My team, like almost all the others, formed by just combining the people sitting around the same area (who were all assigned seats randomly anyways). We read the case, discussed it, and picked the wrong answer. Nice way to fail the first assignment, huh?
Except that this failure probably taught me more than if we had succeeded.
What we later learned is that not every person received the same case handout and mystery facts. In fact, different versions with extra information were spread out around the room, so getting input from people around the room would've helped solve the crime better.
In addition, our team's conversation started with a vote of who each of us thought did it, then a discussion of the merits of each person's case, and then finally a team compromise or decision on who we would convict. We started with the goal of conviction, discussed the evidence that most of us had in common in our cases rather than diving deeply into analyzing some details of the evidence, and came out with little new information than when we started. This proved to be a pretty ineffective way to go in hindsight.
I learned many things from this exercise. First, studies have shown that most teams end up forming by physical proximity, personal similarity, and other criteria of convenience. This ends up putting people together who already share a lot in common. This makes it easy to work together but lousy to create new ideas or have intense breakthroughs or changes in any one person's opinion.
The best teams are often the most diverse, bringing people together from different backgrounds and ideally dissenting intellectual opinions so as to foster critical, deep analysis rather than simply agreeing or glossing over things that each person assumes all the others know or agree with.
The second thing I learned was that in teams, the most discussed knowledge is common knowledge. People like talking about things they understand and know and compare new data to that. They tend to have a "confirmation bias" in incorporating new data that makes it a lot more difficult to take in a fact that refutes an established theory than one that simply supports what they already know. Unfortunately, this makes it a lot harder to actually be creative and sometimes leads to fatal mistakes, like the NASA Columbia disaster, blamed in part on this type of "groupthink."
It turns out that teams that welcome dissenting and minority opinions and environments where even smaller or non-traditional viewpoints are thoroughly discussed and fleshed out produce better outcomes. Having someone play devil's advocate sincerely or actively considering multiple options before deciding on a plan of action will make it a lot less likely to ignore important details. For example, in the murder mystery, if someone had extra information about the stolen wallet and asked a question like, "What about the wallet?," many teams would respond by saying, "Yeah, so what?," thereby making it awkward to discuss something that is actually not common knowledge but which is made to seem like common knowledge. Instead of making assumptions or jumping to conclusions on what's redundant or already known, each team member's thoughts should be fully heard out and considered for what they could potentially change or refute in the team's current thinking.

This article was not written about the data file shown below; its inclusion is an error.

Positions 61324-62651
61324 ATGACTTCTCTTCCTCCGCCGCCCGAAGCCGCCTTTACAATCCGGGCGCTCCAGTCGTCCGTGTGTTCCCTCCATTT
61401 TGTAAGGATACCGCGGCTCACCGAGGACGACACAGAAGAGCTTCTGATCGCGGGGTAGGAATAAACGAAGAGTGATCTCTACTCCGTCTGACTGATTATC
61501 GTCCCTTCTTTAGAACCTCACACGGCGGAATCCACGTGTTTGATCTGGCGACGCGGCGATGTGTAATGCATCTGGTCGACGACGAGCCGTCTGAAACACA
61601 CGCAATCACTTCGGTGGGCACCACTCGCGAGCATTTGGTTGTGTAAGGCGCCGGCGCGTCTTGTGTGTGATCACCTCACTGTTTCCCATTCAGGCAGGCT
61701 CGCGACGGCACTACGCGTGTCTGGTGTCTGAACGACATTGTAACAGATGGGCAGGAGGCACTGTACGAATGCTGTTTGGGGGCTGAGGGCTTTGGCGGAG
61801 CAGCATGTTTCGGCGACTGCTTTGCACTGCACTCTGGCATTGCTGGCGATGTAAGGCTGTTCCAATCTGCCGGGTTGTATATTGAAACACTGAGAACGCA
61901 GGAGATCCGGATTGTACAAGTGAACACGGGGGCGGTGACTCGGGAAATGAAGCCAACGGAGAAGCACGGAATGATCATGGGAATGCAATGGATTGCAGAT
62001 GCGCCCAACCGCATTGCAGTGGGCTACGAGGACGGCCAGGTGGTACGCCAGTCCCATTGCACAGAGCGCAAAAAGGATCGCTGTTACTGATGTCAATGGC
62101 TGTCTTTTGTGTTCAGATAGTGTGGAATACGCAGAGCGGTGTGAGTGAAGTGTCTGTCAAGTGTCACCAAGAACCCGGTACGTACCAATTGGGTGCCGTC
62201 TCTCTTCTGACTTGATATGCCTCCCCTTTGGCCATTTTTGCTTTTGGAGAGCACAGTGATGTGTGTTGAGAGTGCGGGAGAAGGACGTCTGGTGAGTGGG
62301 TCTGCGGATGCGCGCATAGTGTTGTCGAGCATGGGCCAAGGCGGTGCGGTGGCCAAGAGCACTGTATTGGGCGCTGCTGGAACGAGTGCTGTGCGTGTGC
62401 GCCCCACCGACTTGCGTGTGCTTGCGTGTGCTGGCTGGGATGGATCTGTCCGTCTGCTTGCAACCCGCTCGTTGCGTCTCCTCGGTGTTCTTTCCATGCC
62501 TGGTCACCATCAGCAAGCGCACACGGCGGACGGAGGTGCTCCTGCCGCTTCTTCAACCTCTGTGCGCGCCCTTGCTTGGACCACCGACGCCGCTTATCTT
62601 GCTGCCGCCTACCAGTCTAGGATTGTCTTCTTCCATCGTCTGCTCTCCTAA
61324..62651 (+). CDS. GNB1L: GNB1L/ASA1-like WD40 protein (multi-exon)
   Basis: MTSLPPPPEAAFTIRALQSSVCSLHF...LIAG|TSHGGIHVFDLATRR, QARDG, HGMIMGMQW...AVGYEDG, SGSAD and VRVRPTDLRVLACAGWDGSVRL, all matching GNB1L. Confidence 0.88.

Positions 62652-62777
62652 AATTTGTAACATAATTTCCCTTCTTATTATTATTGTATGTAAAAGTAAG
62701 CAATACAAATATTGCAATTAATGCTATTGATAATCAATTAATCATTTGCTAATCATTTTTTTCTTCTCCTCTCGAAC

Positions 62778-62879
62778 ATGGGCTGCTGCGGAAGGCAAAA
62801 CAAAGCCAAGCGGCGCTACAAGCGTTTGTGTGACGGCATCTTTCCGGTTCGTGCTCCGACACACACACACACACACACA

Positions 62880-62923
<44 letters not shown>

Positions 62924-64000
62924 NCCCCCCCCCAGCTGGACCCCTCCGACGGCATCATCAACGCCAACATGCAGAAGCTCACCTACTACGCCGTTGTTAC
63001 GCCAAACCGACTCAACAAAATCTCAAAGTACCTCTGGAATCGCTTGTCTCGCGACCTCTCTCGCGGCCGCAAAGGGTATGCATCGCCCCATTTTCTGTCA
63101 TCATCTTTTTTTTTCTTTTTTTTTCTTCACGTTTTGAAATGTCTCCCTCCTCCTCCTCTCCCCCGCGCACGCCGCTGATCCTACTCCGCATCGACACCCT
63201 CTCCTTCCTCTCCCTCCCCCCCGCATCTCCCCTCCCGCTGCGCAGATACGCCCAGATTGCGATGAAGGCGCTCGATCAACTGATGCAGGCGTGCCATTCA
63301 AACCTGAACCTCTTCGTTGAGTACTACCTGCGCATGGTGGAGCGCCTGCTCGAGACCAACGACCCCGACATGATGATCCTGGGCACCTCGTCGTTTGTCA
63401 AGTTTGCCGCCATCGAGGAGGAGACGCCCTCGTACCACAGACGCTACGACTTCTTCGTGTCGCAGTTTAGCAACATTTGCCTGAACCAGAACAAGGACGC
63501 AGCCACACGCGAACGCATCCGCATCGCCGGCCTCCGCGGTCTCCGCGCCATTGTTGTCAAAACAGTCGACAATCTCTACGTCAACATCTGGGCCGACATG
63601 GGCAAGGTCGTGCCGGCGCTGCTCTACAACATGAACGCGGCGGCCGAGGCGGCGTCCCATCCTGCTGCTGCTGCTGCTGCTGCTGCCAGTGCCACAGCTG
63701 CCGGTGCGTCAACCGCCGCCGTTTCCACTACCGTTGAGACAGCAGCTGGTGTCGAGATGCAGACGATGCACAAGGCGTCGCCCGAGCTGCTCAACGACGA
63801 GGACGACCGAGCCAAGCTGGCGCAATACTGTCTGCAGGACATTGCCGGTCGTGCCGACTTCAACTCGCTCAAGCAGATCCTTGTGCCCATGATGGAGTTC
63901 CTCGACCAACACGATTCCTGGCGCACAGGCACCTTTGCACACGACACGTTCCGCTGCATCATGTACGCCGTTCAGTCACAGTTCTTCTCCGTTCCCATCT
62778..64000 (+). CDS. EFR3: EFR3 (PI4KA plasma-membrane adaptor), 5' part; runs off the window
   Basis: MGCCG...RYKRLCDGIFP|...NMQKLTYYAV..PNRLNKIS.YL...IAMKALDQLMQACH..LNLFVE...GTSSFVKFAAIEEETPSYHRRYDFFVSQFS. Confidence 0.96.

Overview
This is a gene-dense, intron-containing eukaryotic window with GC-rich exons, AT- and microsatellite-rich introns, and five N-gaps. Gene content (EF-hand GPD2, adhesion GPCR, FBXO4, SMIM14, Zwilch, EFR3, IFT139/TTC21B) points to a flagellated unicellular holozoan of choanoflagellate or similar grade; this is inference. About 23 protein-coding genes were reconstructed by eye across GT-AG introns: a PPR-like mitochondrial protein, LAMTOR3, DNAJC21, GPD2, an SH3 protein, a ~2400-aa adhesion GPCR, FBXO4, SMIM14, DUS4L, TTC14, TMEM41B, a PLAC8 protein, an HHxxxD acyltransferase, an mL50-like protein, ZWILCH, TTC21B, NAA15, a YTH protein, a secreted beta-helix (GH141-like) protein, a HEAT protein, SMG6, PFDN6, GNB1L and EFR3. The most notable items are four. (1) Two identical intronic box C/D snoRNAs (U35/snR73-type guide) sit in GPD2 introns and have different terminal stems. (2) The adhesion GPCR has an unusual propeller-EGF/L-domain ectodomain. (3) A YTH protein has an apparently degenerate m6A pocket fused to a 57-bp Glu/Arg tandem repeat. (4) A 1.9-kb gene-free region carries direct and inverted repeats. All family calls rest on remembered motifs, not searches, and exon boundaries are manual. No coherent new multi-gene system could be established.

Also, we would statistically have been better off if we worked in an evidence-based manner (rather than verdict-based). Instead of first starting with a vote and seeing how close we were to our "mission" of reaching consensus, we could've ignored our own initial anchoring positions and simply delved into the evidence directly and discussed it as a group. This would prevent anyone from having to go back on what they proposed earlier or worry about saving face. This sort of advice goes well for juries that are deciding a final verdict based on evidence.
This discussion of being evidence-based and looking for clues that refute existing theories reminded me a lot of my reading in Fooled by Randomness. I'm only halfway through the book, but the first half has been stressing the difference between pseudo-science/finance/economics/"theories" that can never be proven because they speak about something fundamentally untestable or about the future versus true science and theories that can easily be refuted/shown wrong. For example, "All swans are white" can be refuted by the existence of one black swan, but seeing thousands of white swans does not really help in "proving" the initial statement. If teams can come up with hypotheses together that can be tested against evidence and challenged/shown wrong, then the team can make decisions in a manner that's rational and eventually more effective.
This was exactly the approach shown by the "correct answer" of the case: analyzing each character's evidence in turn and seeing what pieces of evidence could "acquit" a particular character's "guilty" verdict. The character who could not be acquitted by any evidence was the one chosen as the guilty party.
I'm looking forward to many more fun and deeply educational experiences in the coming weeks.